Smart meters could save water users money

KANNAPOLIS, N.C. — Some new technology is spreading across communities in the Charlotte area -- tech that you may not even notice but that could save you money.

Radio antennas are popping up on street signs collecting data from your house.

They are hardly noticeable in Kannapolis neighborhoods.

Lafayette Wade remembers when the city changed out his old water meter and vaguely remembers the city explaining that new wireless technology was coming three years ago.

"I didn't know where they put the antennas. I think that's pretty cool. I'm a tech geek," he said.

The smart meters that now cover all of Kannapolis are a big leap forward, city spokeswoman Annette Privette Keller said.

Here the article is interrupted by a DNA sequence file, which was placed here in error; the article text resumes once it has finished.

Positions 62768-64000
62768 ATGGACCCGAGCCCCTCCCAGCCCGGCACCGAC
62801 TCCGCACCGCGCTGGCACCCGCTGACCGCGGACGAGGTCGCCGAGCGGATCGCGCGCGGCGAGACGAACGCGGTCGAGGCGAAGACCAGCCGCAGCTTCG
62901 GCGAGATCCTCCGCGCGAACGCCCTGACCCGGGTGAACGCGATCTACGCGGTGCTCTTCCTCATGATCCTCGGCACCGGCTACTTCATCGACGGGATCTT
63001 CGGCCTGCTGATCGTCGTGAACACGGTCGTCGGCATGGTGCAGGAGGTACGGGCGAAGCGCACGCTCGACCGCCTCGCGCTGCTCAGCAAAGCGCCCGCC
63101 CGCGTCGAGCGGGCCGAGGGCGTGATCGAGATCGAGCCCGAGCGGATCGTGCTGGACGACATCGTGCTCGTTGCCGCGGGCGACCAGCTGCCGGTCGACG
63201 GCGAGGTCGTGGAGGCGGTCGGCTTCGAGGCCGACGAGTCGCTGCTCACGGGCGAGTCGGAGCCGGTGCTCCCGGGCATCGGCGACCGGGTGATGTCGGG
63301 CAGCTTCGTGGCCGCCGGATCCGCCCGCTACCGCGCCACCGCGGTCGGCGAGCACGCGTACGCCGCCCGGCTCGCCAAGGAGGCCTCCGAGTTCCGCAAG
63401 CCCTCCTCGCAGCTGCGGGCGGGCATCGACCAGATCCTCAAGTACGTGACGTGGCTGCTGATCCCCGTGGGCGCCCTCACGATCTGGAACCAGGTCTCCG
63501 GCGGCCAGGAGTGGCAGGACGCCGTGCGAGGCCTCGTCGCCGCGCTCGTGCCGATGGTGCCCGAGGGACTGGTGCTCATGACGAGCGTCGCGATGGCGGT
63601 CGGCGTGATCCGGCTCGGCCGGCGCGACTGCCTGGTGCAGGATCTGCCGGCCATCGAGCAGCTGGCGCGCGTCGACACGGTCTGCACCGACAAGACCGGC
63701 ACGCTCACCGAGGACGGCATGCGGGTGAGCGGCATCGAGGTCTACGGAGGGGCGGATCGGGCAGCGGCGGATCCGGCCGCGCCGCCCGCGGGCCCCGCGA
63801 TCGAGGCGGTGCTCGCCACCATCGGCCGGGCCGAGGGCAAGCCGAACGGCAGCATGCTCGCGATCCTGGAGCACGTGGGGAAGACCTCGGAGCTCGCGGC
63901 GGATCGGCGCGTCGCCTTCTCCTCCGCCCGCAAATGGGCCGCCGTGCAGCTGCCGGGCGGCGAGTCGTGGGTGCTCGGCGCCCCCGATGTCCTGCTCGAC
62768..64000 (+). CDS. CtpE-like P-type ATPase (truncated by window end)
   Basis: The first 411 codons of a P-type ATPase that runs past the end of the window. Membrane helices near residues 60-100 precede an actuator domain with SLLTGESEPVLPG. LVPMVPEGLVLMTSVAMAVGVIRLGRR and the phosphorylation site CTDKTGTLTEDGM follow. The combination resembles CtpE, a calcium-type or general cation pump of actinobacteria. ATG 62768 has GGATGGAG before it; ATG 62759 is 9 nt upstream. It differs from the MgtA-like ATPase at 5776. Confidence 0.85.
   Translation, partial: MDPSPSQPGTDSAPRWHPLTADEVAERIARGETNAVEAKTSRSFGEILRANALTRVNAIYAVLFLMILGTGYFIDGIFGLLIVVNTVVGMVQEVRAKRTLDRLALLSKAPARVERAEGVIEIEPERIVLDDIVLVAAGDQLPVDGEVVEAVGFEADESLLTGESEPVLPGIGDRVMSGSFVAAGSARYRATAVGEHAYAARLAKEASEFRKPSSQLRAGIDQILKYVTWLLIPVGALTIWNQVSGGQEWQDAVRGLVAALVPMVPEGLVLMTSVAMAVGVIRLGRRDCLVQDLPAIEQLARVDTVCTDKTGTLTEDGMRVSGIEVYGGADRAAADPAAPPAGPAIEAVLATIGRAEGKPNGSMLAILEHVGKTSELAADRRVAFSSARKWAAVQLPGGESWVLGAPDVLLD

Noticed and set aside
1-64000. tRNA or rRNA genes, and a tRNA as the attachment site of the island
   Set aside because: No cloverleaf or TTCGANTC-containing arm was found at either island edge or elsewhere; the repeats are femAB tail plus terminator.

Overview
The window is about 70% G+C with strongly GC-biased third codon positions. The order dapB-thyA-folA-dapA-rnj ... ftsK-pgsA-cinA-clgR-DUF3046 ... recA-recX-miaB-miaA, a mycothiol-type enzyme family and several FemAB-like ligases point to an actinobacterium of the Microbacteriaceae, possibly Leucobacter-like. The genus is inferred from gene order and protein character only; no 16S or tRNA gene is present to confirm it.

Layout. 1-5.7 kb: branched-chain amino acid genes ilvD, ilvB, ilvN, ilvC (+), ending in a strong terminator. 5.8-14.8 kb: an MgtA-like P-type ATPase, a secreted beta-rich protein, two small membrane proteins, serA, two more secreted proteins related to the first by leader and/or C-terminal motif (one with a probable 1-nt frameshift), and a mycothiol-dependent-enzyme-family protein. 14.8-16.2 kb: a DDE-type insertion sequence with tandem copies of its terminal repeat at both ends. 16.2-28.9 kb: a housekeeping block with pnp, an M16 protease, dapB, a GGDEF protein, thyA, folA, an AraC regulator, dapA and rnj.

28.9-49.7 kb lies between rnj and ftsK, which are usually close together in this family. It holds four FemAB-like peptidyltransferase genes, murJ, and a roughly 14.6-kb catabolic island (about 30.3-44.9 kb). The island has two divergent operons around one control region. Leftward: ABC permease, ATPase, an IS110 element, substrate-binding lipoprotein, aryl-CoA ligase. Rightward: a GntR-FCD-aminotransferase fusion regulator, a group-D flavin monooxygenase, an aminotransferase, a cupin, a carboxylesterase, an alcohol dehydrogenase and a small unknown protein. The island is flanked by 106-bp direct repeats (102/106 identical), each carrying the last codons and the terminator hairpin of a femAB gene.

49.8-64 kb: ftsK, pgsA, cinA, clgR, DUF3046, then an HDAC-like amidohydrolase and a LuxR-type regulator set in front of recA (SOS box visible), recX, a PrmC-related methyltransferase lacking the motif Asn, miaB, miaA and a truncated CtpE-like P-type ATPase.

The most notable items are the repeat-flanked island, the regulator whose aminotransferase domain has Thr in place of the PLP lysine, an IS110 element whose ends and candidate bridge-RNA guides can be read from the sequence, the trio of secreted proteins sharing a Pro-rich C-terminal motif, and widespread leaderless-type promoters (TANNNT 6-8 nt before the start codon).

"We don't have to have people physically go to every house and read a meter," she said.

Many of the city's water meters were 20-plus years old and no longer as accurate as they once were. The new ones are equipped with transmitters that are read wirelessly and the data is sent to City Hall.

The city of Kannapolis spent $6 million on the project, replacing 19,000 water meters. The city plans to
recoup that cost through greater efficiency.

The constant electronic surveillance can also help you spot leaks quickly because you can sign up online and see how much water you're using every day, even by the hour.

Casey Williams said he can see the benefit of that and the cost savings compared to fixing an expensive leak.

"I think that's great. I think that could be a great feature, especially in the summertime when you're watering your lawn," he said.

Signing up to pay your bill online also gives you the option to have
an email or text alert if your water usage is suddenly higher than normal. Other cities in our area are also using this technology, such as Charlotte and Gastonia.

Rock Hill is testing it right now in a pilot program using about 2,500 smart meters.

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